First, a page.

Unexpected treasures

(JM) I stopped into a local DVD store today which was brimming with cheap copies of every movie imaginable, from old, hard to find classics, to Avatar, just a few weeks old and still in theaters. Just over one dollar per disc, or even less if you feel inclined to bargain.

I found the music section, and was stunned to find a whole shelf top to bottom of classical music CDs. There was the same copy of Mahler’s Second Symphony with New York Philharmonic and Leonard Bernstein that I bought fourteen years ago through BMG mail order. For two bucks it would have been a lot cheaper than the twelve or so I probably paid at the time.

Poring through all the top-notch recordings of symphonies, concertos, and chamber music, I came across a disc that brought me to a dead standstill, so unexpected that I found myself speechless. A 1992 RCA Silver Seal recording of Erick Friedman on violin, playing showpieces along with orchestra. Not so out of the ordinary, at first glance, but Erick Friedman never garnered the following of a Perlman or Menuhin or scores of other famous musicians on the shelf, so his recordings are much more difficult to find.

For me, however, the find was all the more poignant since Mr. Friedman was my own violin teacher. I was a member of his last class of violin students in New Haven when he died in March 2004. Hearing him on the CD now brings back to life all the lessons he gave us, a window into the not so distant past of the giants among violin virtuosos.

But for sale on a shelf at the back of a Chinese DVD stall in Nanjing?? This just drives home yet again that to walk on the street in China is to inhabit the most peculiar nexus of our current world. The dirt and grit of labor and pollution mingles ever so seamlessly with all the trappings of advanced industrial society, a place where platefuls of greasy dumplings are sold just a few feet away from cellophane wrapped cultural gems like this music. China is full of contradictions like this, and somehow the 5,000 years of culture provide enough berth to accommodate them. It’s not up to we normal folk to try to reason it out. This is just the way things are.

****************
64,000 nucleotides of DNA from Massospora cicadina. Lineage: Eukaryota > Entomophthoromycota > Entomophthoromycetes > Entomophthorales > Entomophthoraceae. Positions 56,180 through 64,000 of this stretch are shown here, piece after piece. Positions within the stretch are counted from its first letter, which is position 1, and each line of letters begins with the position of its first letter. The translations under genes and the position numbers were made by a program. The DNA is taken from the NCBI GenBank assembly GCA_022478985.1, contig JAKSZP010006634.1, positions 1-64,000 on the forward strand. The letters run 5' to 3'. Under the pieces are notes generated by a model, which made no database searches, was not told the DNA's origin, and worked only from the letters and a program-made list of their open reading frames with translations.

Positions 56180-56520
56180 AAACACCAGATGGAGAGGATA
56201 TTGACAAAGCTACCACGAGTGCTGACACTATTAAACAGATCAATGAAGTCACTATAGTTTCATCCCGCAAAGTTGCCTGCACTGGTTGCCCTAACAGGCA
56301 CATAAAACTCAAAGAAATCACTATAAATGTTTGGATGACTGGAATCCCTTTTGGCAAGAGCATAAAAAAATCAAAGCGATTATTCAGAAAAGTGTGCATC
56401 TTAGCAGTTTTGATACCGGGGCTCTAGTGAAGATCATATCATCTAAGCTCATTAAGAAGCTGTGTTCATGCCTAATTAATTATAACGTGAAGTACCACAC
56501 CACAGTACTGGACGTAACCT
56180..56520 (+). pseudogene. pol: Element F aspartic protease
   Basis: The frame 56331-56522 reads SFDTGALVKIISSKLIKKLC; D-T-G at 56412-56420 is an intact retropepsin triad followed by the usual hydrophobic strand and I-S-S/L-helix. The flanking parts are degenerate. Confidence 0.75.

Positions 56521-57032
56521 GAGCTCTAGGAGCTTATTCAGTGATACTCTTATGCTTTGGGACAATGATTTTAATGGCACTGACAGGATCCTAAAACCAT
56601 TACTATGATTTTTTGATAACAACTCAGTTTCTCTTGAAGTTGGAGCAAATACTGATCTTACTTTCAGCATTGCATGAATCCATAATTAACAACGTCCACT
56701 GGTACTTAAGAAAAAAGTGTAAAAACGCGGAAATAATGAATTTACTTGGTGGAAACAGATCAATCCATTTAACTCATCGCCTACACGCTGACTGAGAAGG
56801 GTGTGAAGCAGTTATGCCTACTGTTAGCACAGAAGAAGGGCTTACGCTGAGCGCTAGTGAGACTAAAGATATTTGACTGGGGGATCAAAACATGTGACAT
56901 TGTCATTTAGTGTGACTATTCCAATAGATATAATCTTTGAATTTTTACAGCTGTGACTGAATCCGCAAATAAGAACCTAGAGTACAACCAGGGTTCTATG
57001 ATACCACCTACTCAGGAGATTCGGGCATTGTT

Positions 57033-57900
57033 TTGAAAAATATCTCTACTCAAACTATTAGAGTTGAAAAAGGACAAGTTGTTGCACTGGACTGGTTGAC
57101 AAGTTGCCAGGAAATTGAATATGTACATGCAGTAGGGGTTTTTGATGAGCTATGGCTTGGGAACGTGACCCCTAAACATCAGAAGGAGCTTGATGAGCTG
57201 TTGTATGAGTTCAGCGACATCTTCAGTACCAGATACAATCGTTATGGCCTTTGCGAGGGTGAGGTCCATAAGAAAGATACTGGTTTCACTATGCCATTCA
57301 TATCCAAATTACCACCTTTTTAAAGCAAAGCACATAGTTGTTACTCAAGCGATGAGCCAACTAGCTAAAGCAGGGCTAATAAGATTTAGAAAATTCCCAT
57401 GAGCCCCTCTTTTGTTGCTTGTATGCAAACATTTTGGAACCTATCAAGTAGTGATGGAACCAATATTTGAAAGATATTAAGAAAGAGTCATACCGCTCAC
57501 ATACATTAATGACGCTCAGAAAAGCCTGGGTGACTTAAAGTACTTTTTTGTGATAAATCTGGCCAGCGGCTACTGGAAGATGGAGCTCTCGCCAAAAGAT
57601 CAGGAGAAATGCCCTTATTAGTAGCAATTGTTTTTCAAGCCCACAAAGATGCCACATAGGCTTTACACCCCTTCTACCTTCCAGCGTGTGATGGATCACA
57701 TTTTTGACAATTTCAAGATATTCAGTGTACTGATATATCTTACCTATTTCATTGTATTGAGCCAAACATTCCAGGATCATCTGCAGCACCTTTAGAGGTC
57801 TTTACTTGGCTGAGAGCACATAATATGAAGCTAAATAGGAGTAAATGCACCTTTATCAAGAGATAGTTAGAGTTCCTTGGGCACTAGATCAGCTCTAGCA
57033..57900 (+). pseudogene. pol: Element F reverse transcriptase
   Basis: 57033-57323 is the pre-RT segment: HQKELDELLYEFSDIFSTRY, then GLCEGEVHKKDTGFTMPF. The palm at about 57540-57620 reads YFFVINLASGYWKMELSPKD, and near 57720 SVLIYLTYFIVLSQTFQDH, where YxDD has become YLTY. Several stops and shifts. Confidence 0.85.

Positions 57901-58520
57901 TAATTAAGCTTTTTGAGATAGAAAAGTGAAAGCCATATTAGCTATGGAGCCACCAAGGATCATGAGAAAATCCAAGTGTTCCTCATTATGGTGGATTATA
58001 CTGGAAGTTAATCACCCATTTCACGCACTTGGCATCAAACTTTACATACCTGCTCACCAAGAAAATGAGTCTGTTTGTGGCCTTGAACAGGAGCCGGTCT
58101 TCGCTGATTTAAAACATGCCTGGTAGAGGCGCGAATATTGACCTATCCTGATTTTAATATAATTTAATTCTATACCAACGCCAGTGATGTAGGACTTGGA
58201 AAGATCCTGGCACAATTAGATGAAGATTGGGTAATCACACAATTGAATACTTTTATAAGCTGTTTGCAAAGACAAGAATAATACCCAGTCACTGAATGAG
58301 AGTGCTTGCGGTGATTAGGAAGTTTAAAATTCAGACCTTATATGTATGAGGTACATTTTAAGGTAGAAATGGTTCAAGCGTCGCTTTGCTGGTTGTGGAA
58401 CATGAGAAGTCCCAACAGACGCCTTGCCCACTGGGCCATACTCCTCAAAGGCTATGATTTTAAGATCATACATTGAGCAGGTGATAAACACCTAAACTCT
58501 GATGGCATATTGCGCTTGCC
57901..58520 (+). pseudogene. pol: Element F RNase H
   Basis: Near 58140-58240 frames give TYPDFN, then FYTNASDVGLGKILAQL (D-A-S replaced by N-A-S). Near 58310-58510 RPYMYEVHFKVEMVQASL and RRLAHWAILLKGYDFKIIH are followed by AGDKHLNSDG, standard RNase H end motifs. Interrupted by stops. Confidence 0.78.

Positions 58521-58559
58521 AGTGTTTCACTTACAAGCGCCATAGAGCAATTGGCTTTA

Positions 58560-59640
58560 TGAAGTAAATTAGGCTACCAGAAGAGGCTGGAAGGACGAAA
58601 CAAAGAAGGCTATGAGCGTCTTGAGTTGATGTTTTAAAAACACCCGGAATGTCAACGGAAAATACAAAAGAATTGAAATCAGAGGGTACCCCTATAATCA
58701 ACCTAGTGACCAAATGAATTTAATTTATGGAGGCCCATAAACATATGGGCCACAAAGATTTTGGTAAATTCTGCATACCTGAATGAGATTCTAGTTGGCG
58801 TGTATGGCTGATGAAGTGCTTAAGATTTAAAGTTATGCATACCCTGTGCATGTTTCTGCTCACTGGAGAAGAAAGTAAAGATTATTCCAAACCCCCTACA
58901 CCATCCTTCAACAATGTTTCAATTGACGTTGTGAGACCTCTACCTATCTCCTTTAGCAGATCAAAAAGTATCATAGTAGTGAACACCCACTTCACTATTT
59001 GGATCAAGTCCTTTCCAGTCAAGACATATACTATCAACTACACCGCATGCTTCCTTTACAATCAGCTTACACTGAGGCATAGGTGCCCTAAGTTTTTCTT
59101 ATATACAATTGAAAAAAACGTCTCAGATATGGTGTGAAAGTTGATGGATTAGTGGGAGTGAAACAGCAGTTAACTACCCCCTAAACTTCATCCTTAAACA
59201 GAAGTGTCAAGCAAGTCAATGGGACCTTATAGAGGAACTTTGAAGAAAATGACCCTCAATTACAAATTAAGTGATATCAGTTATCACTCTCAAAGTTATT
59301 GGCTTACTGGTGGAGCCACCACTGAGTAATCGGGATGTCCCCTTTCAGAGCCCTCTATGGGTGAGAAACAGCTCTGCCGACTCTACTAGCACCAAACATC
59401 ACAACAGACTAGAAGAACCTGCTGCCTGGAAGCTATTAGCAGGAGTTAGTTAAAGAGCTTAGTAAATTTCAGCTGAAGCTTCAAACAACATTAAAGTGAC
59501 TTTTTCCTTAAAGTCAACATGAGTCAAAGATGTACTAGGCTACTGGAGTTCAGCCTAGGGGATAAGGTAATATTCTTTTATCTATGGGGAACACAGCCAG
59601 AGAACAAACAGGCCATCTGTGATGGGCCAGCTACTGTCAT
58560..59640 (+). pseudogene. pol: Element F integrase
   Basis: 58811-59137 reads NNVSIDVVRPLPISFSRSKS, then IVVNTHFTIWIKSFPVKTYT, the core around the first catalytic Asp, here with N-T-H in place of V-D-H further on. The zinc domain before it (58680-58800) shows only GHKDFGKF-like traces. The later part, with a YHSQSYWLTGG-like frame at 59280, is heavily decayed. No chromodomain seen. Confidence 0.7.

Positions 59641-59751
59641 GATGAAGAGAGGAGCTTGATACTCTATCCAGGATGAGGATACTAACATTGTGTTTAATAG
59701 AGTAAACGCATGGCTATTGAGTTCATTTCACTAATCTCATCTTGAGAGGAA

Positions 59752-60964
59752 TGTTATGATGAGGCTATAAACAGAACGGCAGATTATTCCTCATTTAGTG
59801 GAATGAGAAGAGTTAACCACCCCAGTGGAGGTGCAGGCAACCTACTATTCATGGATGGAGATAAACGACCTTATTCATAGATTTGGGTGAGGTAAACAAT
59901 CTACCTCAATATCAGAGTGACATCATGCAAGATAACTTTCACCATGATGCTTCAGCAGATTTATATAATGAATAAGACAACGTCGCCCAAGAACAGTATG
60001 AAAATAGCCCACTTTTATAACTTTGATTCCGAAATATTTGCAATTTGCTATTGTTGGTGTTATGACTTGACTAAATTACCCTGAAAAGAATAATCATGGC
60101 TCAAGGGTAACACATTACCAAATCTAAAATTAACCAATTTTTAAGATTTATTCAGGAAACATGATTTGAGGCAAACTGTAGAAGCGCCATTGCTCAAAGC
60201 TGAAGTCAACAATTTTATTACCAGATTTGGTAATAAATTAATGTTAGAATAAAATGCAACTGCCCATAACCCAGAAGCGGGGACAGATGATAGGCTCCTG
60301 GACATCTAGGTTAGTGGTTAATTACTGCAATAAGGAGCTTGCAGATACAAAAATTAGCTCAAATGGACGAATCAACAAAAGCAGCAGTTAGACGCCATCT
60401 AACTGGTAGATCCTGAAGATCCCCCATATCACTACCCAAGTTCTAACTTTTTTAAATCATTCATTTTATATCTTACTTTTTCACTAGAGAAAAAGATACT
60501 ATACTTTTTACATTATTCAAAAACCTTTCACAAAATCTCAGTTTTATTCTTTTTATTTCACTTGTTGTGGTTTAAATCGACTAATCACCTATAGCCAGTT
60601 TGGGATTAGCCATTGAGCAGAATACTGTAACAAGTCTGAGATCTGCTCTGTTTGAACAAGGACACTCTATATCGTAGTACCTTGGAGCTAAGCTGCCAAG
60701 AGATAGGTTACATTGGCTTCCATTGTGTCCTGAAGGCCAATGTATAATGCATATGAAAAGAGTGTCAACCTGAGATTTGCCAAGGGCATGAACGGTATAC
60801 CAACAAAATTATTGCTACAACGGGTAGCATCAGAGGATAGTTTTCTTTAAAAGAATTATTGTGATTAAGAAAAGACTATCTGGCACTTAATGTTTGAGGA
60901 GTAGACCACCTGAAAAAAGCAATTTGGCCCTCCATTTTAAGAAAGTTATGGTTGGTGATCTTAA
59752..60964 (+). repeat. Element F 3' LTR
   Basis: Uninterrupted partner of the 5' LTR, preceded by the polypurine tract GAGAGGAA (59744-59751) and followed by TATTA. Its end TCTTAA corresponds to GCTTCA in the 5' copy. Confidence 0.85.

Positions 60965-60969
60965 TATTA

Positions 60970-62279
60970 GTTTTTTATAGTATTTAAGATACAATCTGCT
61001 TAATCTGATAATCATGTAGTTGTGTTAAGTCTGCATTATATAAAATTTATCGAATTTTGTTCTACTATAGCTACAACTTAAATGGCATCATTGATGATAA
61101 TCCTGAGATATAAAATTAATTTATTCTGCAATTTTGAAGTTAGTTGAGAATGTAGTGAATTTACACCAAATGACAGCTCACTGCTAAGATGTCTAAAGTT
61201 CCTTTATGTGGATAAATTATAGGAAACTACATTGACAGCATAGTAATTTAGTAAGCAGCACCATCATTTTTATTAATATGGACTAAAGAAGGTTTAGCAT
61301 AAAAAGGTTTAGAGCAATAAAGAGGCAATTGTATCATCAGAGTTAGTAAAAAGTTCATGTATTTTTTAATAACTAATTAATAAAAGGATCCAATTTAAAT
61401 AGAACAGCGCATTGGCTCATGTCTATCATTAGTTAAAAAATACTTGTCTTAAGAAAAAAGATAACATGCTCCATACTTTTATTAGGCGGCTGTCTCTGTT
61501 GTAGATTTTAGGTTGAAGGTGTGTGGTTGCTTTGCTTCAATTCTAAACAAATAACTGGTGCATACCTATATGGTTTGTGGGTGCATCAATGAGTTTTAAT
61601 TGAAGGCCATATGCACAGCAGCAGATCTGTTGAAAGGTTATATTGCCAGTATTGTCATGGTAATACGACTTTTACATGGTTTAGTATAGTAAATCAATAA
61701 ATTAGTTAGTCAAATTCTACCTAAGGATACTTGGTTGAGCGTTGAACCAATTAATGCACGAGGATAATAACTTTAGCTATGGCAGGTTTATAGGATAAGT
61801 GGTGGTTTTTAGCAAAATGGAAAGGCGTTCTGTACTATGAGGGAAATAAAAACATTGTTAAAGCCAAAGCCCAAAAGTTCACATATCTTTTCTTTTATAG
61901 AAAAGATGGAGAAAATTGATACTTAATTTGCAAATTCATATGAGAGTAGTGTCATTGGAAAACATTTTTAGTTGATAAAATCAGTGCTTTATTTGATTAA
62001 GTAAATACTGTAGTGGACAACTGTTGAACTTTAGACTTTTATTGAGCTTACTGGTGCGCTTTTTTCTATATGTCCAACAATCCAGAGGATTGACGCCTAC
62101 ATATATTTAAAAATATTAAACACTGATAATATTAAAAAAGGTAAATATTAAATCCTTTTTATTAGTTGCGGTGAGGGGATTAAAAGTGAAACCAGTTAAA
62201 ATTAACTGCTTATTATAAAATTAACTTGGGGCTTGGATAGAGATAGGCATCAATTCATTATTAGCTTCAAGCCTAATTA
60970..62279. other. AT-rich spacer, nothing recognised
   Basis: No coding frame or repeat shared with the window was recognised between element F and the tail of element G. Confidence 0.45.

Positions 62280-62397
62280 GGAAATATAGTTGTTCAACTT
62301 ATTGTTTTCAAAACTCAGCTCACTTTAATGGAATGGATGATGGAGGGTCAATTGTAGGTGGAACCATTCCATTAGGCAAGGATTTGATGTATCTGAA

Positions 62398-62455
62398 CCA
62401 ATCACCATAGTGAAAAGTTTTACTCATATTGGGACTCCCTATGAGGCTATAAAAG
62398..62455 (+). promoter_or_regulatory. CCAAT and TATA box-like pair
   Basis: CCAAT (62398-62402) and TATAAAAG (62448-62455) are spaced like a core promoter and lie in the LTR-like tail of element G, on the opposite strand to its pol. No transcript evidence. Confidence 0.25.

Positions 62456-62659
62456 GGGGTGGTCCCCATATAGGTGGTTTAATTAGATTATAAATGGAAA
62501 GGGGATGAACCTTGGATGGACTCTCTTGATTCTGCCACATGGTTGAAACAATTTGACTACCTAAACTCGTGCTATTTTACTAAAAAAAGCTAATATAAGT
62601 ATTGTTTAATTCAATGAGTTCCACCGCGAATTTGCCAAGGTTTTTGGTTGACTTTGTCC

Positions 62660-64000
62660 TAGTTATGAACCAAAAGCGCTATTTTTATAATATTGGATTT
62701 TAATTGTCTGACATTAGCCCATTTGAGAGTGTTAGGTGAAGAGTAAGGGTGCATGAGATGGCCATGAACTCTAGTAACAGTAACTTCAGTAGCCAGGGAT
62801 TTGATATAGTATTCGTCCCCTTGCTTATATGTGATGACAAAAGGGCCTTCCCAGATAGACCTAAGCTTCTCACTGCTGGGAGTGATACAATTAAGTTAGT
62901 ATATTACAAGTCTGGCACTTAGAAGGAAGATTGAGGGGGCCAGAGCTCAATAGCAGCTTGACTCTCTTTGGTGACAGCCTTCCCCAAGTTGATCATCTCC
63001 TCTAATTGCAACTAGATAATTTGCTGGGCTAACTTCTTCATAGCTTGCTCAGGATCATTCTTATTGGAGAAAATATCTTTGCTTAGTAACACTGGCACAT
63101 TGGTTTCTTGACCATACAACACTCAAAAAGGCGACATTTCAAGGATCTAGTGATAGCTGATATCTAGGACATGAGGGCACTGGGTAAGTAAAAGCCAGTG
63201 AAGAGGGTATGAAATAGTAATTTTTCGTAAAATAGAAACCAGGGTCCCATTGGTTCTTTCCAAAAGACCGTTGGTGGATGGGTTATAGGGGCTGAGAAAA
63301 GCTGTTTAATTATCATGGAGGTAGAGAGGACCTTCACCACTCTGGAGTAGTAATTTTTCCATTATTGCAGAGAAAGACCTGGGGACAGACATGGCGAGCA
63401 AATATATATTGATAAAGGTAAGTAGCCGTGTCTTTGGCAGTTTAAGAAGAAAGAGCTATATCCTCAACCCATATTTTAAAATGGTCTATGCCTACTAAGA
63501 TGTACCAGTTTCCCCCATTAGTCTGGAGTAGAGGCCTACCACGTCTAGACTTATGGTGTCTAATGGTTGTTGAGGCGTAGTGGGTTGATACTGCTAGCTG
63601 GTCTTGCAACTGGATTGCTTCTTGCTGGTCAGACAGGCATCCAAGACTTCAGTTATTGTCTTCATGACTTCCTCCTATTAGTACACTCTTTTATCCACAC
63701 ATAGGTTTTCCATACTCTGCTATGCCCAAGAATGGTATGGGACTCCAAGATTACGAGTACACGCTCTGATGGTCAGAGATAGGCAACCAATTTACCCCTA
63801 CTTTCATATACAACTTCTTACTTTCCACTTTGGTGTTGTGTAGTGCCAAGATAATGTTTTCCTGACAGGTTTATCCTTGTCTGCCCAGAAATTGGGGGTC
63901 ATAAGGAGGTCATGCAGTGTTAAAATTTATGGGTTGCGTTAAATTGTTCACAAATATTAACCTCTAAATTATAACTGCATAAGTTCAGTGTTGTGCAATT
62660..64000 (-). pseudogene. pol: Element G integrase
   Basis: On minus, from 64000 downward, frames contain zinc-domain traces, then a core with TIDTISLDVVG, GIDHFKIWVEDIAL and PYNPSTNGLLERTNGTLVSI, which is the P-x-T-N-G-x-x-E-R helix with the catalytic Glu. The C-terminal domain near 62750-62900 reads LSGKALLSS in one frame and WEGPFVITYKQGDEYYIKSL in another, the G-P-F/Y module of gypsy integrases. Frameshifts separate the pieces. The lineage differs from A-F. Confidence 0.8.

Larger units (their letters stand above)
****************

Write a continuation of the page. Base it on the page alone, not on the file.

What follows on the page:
My teacher never would have dreamed his labors would be peddled in this way. In some strange and unforeseen way he actually hit his target market, posthumously, with the appearance of a violin lover heading back from eating dumplings in a Chinese pedestrian alley.


3 Responses to “Unexpected treasures”

  1. 1 Julie February 9, 2010 at 8:20 pm

    Hi JM! I was just checking in on you for your birthday and saw this terrific post – unbelievable!!!! Especially now that John is giving me a deeper appreciation and musical perspective, I am very impressed with your find…

    love you!

  2. 2 Becca February 10, 2010 at 2:12 am

    That’s AWESOME!!!! :o) (Did you buy it? ;o) )

  3. 3 Grandma Falk February 12, 2010 at 3:22 pm

    The mind, the will, and the imagination—–searchlights into truth, and the good and the beautiful—-the absolutes—-following the light all the way to the trails end, to the very end of all the trails. Seekers, all of us——what will we find?—what is there to find?——and why? Acquisition? To have as one’s own? Possession soon teaches the simple the lessons of ownership and the responsibility it entails. No. Not acquiring—that isn’t it. What, then?
    The Joy of knowing—the Joy of remembering—-the Joy of loving and longing for what God has prepared for all who seek Him first. While there is still time.
    Back home again from Simons and so happy to be with you again on the blog. Love to all

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